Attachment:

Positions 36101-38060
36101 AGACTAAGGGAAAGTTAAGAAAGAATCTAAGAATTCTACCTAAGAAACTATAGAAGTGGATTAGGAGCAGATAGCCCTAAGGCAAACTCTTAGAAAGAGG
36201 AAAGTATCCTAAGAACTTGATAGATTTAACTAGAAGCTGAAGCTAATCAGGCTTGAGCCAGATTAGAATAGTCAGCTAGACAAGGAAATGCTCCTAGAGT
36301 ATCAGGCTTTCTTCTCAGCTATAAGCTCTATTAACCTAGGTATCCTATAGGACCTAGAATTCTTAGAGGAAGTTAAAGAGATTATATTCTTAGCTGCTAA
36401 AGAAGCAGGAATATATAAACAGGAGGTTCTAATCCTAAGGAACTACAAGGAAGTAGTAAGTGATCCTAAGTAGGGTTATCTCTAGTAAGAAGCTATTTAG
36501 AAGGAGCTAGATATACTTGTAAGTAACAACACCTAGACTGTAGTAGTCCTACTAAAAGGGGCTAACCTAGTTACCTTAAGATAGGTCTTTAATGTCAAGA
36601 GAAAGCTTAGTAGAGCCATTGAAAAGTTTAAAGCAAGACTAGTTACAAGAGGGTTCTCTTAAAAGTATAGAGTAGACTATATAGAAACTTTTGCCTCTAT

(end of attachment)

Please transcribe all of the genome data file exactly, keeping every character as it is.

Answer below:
Positions 36101-38060
36101 AGACTAAGGGAAAGTTAAGAAAGAATCTAAGAATTCTACCTAAGAAACTATAGAAGTGGATTAGGAGCAGATAGCCCTAAGGCAAACTCTTAGAAAGAGG
36201 AAAGTATCCTAAGAACTTGATAGATTTAACTAGAAGCTGAAGCTAATCAGGCTTGAGCCAGATTAGAATAGTCAGCTAGACAAGGAAATGCTCCTAGAGT
36301 ATCAGGCTTTCTTCTCAGCTATAAGCTCTATTAACCTAGGTATCCTATAGGACCTAGAATTCTTAGAGGAAGTTAAAGAGATTATATTCTTAGCTGCTAA
36401 AGAAGCAGGAATATATAAACAGGAGGTTCTAATCCTAAGGAACTACAAGGAAGTAGTAAGTGATCCTAAGTAGGGTTATCTCTAGTAAGAAGCTATTTAG
36501 AAGGAGCTAGATATACTTGTAAGTAACAACACCTAGACTGTAGTAGTCCTACTAAAAGGGGCTAACCTAGTTACCTTAAGATAGGTCTTTAATGTCAAGA
36601 GAAAGCTTAGTAGAGCCATTGAAAAGTTTAAAGCAAGACTAGTTACAAGAGGGTTCTCTTAAAAGTATAGAGTAGACTATATAGAAACTTTTGCCTCTAT